# An elementary proof of when 2 is a quadratic residue

This has been a week of asking and answering questions from emails, as far as I can see. I want to respond to two questions publicly, though, as they’ve some interesting value. So this is the first of a pair of blog posts. One is a short and sweet elementary proof of when $2$ is a quadratic residue of a prime, responding to Moschops’s comments on an earlier blog post. But to continue my theme of some good and some bad, I’d also like to consider the latest “proof” of the Goldbach conjecture (which I’ll talk about in the next post tomorrow). More after the fold:

In the MSE question Legendre Symbol Second Supplementary Law from the user Yola, I gave a completely elementary answer. The question is to evaluate $\left( \frac{2}{p} \right)$, where we are considering the Legendre Symbol. Moschops has asked me to clarify some of the steps, so let’s give a complete working.

We are assuming that $p$ is an odd prime. Let $s = (p-1)/2$. Now consider the $s$ different equations

$1 = (-1)(-1)$
$2 = (2)(-1)^{2}$
$3 = (-3)(-1)^3$
$\dots$
$s = (\pm s)(-1)^s$

where we choose the sign on $s$ so that it multiplies with $(-1)^s$ to give $s$. We want to multiply these $s$ equations together. The left side is very easy to understand, and we just get $s!$. The right is a bit harder, as we have both numbers and signs. Let us first deal with the numbers, ignoring the $(-1)^{\text{stuff}}$ terms. In particular, we have a positive $2, 4, 6, \dots, s$ and some negative odd numbers. In fact, if we think a bit harder, then because $s = (p-1)/2$, we’ll see that we have exactly half of the even numbers less than $p$.

Here’s the big trick. Note also that $2s \equiv -1 \mod p$ (so the largest even number less than $p$ is the same as the smallest negative odd number), $2(s-1) \equiv -3$ (the second largest even number less than $p$), and so on. Then we see that o0ur odd negative numbers are the same as the other half of the even numbers less than $p$. This is the big trick – the slick idea. This means that $(-1)(2)(-3)(4) \dots (s) \equiv (2)(4)(6) \dots (p-3)(p-1) \equiv 2^s s! \mod p$ (to see this last equivalence, imagine that we associate each term of the factorial with one of the powers of two, so that we only get even factorial terms).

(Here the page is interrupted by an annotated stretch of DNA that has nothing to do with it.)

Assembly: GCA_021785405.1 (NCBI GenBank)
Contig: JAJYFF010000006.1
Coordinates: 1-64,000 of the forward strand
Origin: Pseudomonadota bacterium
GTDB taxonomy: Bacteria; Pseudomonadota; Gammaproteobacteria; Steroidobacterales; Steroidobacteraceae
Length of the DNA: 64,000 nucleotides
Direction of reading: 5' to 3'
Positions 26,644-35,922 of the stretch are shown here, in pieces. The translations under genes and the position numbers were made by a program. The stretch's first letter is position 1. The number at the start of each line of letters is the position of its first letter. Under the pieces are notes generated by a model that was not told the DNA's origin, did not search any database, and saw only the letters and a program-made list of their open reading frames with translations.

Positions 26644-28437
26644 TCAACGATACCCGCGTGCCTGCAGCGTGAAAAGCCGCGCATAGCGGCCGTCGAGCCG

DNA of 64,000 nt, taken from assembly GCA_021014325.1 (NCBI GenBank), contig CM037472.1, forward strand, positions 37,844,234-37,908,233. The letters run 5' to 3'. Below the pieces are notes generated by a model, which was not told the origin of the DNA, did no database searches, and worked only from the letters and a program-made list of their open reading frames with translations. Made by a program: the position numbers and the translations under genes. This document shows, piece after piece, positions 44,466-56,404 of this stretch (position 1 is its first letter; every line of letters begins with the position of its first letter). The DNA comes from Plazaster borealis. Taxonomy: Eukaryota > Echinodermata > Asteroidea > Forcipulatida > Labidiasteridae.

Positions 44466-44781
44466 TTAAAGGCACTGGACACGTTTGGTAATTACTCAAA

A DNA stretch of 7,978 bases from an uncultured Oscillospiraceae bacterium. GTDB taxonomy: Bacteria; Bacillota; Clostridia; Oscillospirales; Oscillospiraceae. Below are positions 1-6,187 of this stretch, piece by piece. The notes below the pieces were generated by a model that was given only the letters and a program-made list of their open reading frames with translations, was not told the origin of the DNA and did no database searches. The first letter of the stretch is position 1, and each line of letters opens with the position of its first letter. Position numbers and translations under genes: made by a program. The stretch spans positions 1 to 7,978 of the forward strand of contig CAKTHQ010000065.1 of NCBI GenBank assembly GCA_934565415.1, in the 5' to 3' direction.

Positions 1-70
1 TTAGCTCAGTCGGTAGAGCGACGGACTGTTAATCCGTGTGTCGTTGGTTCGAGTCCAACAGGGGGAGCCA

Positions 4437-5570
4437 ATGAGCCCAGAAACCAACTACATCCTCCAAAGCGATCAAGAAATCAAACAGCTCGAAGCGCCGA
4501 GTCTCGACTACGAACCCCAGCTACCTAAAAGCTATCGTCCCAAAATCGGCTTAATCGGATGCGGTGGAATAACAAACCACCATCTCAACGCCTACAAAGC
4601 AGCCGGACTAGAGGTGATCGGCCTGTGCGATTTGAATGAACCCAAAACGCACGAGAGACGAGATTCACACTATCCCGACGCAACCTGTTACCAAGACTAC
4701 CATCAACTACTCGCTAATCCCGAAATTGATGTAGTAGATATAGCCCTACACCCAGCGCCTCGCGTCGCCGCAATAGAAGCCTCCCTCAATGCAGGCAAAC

So we have evaluated the “numbers” portion of the product of the right hand side. We still need to consider the “signs” portion, i.e. the product of the $(-1)^{\text{stuff}}$ terms. This is not so bad, as $(-1)^{1 + 2 + \dots + s} = (-1)^{s(s+1)/2}$. So the complete product of the RHS terms is $2^s s! (-1)^{s(s+1)/2}$ and the product of the LHS is $s!$ (all done mod $p$).

Thus we are left with $2^s \equiv (-1)^{s(s+1)/2} = (-1)^{(p^2-1)/8}$, which is the standard rule. Many thanks to Moschops for the question – I hope this helps. At least now we have a clear comment thread for questions.

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